According to the Population Census, up until 2020 more than 520,580 people continue to speak Mayan today. Yet the government’s recognition of their needs continues to be incredibly low.
“When a Yucatecan Maya leaves their community, for whatever reason, they take their language with them because it is inherent to their identity. This forces the state to generate institutional mechanisms that guarantee the use of their mother language,” said Congresswoman Manuela Cocom Bolio.
As defined by the UNESCO, intangible heritage consists of nonphysical intellectual wealth, such as folklore, customs, beliefs, traditions, knowledge, and language.
Because of this, the congresswoman presented an initiative for the Mayan language to be awarded intangible heritage status.
“The importance of the language can be observed from the perspective of its psycho-emotional value or potential”, says Cocom Bolio. “Language also creates a sense of identity and belonging; and, at the same time, a tradition or way of life.”
Although not heavily promoted, the language is present in everyday life around the Peninsula, particularly in the surnames and names of municipalities.
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“It should be noted that the great knowledge that allowed the development of the Mayan culture was transmitted orally through time […] Through it we not only communicate, but it also becomes the tool through which we define our identity to the world, we tell our story and transmit knowledge from generation to generation”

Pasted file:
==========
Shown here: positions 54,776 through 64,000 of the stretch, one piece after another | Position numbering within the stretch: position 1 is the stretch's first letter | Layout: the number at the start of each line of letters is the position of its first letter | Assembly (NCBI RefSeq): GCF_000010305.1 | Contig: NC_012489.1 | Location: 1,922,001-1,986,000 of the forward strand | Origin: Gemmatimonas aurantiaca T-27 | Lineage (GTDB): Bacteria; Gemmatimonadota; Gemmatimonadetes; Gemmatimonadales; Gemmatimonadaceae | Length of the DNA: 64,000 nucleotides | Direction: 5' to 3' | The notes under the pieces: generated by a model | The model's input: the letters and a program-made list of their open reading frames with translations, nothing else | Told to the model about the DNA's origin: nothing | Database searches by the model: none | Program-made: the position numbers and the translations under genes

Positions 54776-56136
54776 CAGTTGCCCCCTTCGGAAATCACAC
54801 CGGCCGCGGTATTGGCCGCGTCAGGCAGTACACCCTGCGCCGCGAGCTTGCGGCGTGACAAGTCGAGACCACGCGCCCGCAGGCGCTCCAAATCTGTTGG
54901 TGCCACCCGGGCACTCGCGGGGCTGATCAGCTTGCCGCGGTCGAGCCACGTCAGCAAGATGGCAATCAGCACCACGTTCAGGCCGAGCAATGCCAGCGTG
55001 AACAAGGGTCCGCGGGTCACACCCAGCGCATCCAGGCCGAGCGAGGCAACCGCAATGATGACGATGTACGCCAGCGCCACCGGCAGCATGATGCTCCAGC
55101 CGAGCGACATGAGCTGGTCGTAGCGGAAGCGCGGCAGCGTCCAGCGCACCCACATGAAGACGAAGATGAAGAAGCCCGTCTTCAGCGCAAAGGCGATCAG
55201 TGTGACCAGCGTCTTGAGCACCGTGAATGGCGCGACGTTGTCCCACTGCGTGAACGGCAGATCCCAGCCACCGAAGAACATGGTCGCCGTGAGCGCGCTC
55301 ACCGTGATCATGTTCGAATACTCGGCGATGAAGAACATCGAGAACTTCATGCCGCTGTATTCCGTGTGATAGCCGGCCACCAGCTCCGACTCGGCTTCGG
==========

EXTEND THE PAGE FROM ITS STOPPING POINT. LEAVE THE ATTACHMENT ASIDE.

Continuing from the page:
Because of this, Manuela Cocom asks that the state follow the agreement of the Universal Declaration of the United Nations, to recognize the rights of indigenous peoples.
“There needs to be official recognition for original cultures to thrive,” says Cocom. “We must follow the objectives presented by the UN. Revitalize, use, and promote to future generations have to become top tier priorities.”
This declaration would also imply that the Ministries of Education, Economic Development and Labor, Tourism Development, the Ministry of Culture and the Arts, the Institute for the Development of Mayan Culture, and the Municipalities carry out actions to preserve, disseminate and promote the language.
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